“What if we just kept on going?” She smiles, desperately, trying to psych herself up for a family reunion or wedding of a third cousin’s cousin. “Drive all the way down to your sister’s, and just…hid out?”
Is the choice of the word ‘disillusioned’ weird? Maybe. Maybe not. I’ve seen the way my mom’s face falls when talking about a friend’s divorce, or the profligacy of a young adult she’d nurtured as a child. She’d rather not know that the marriage she’d been a bridesmaid for fell apart after infidelity, or the sweet little girl she taught in Sunday School had to get a restraining order on her meth-ed out baby daddy.
If I’m being nicer to Holly and this strip than it deserves, just know that it’s because all it would take is a brunette wash and a pair of glasses, and Holly morphs into my mom. And I love my mom. And if you knew her, you would love her too. And if you didn’t it would be a clear sign that you are a garbage human forever beyond hope of redemption.
I want to thank BJ6K and anneki for bringing the Washington Post article to our attention yesterday. It was the puffiest of puff pieces. It reminded me of those puff balls in the timber around here. You whack it and release a giant yellow cloud of nonsense.
Everyone had their favorite quotes, but mine had to be when he compared the first time skip to a ‘Road to Damascus’ moment. Because yeah, I’d believe that Batiuk has been struck blind on his creative journey. And now he’s sitting there at home, his eyes covered in scales, with no Ananias of an editor to come and peel his blindness away.
FYI: Cows got out again on Monday morning. They thought our neighbors’ corn looked tastier than the dry grass left in our drought stricken pasture. Fixed the fence AGAIN, gave them some big round bales of hay, and they STILL were all standing by the fence this morning, staring longingly at the green stalks on the other side of the woven wire.
Maybe if we could get some REAL RAIN, and not mother nature spitting in contempt on the dusty cracked ground…
Y’all have been amazing in the comments lately! Love all of you!
No really. I’m sorry.
I guess August 2022 is the month that Funky Winkerbean decided to try to out dick Les ‘Dickface McSmuggy’ Moore in a dickishness contest.
Because there is NO WAY that high school was more daunting, stressful, confusing, scary, exciting or heart breaking than beating cancer, overcoming alcoholism, surviving a car accident, weathering a divorce, losing a friend to cancer, raising a troubled son, and having a son in the military.
(Notice how only ONE of those things was a positive? For Pete’s Sake, Tom. Lighten up!)
Do we enshrine our high school years? Some of us, yeah. Not all of us, because like Holly said, they’re just FOUR YEARS. For some people they were pretty low key.
I had a pretty good time in high school. I wouldn’t say I ‘enshrine’ it, but I look back on it fondly. I had a group of great friends. I liked 75% of my teachers. I packed my days with extracurriculars. That’s what I miss the most about it. The thing wistfully wish I could get back is being called on to perform and having all of those creative outlets and the buffet of interests to pursue: band, choir, art, drama, sports, FFA.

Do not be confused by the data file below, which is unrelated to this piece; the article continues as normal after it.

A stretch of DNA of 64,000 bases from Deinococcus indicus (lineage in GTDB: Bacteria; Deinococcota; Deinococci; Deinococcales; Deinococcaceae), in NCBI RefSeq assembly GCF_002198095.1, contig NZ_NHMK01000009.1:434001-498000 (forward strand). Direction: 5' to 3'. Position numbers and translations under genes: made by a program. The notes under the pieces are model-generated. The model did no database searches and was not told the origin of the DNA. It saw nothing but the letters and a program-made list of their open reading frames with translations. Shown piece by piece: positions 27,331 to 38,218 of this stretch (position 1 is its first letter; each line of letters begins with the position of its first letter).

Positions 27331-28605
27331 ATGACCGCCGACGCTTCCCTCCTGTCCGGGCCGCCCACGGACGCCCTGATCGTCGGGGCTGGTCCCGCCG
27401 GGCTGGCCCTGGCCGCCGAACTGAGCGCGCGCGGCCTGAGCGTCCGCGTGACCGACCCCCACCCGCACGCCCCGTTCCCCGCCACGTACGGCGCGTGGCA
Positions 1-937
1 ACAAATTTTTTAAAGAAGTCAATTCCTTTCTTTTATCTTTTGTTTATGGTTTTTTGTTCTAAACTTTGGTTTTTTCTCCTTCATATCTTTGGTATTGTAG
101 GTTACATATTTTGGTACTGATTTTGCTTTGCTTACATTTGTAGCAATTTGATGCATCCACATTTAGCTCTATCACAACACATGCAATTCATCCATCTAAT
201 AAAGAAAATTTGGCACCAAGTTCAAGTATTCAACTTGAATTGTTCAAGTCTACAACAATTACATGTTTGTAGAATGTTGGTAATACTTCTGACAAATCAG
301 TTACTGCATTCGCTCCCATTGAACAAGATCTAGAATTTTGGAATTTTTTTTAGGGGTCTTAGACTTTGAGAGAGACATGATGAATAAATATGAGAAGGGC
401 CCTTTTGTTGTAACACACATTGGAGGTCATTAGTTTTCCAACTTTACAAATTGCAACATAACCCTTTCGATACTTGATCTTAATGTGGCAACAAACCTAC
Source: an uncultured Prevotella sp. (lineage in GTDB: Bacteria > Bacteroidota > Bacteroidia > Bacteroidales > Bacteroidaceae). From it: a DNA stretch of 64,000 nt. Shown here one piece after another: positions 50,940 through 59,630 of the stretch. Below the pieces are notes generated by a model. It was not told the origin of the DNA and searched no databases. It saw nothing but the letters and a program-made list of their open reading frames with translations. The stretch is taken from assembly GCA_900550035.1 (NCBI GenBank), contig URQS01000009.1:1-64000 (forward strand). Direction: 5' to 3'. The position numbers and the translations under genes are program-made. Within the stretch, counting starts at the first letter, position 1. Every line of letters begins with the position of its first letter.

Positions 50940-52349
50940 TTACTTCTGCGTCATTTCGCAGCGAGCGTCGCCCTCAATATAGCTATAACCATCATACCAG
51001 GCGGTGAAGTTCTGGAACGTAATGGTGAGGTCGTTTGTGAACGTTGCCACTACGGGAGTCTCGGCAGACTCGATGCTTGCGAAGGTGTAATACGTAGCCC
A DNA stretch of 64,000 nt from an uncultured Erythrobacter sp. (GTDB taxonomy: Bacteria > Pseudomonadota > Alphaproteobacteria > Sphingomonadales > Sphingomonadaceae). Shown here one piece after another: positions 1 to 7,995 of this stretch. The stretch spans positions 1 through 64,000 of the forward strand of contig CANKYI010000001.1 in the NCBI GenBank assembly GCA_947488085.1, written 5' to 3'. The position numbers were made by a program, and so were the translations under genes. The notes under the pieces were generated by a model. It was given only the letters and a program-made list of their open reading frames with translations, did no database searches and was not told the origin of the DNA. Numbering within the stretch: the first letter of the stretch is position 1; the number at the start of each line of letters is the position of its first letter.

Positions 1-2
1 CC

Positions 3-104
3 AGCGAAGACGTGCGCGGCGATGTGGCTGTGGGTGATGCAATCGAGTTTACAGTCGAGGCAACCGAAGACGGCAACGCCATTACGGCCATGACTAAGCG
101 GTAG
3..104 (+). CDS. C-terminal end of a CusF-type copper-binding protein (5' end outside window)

The people that ‘enshrine’ high school don’t do it because it was the superlative apex of emotional experience. If someone had high school as the most exciting or heart-breaking time in their life, then they died soon after graduation, either literally or figuratively. People recognize high school as a distinct, notable time because it is a liminal period. The border between childhood and adulthood.
For many it’s the last time they’ll put on uniforms, play instruments, have their names on score boards, sing in a choir, and be asked to draw a picture. At the same time, they’re getting a little taste of growing up, dating, driving, spit-balling possible futures at a half-interested guidance counselor.
But after that, they have the rest of their lives.
I’m not married. I don’t have kids. I live in the same town I grew up in. I willingly put hours into writing a Funky Winkerbean snark blog every few months. If anyone is going to pretend High School was the MOSTEST TIME EVAR GUIZE, it’s going to be someone like me. But no. Life since then has been just as much, and often more daunting, stressful, confusing, scary, heart breaking AND exciting. I’ve gone on adventures. I’ve made forever friends. I got a tattoo on my ass. I met Mark Hamill. I kissed my baby nephew’s tiny fingernails and felt him fall asleep on my chest.
Batiuk wrote all kinds of these experiences for Funky and Holly over the last 30 years. The quality of the stories is debatable. But was is objectively true is that MAJOR STUFF HAPPENED.
In one strip, Batiuk is tossing away everything he’s written since 1993, more than half of his entire comics run.
Why did he decide to let the Act I cast graduate?
By allowing my characters to have a time-driven existence, I get to explore everything that flows from that . . . goodness and evil, happiness and sadness, weakness and strength, failure and success, love and grief, youth and age, and the quest for meaning. And the vehicle for all of this is story.From The Complete Funky Winkerbean Volume 9
But, I guess none of that matters. Since Funky is telling us today that everything explored since then is LESS meaningful, impactful, and exciting than the time these characters spent in high school.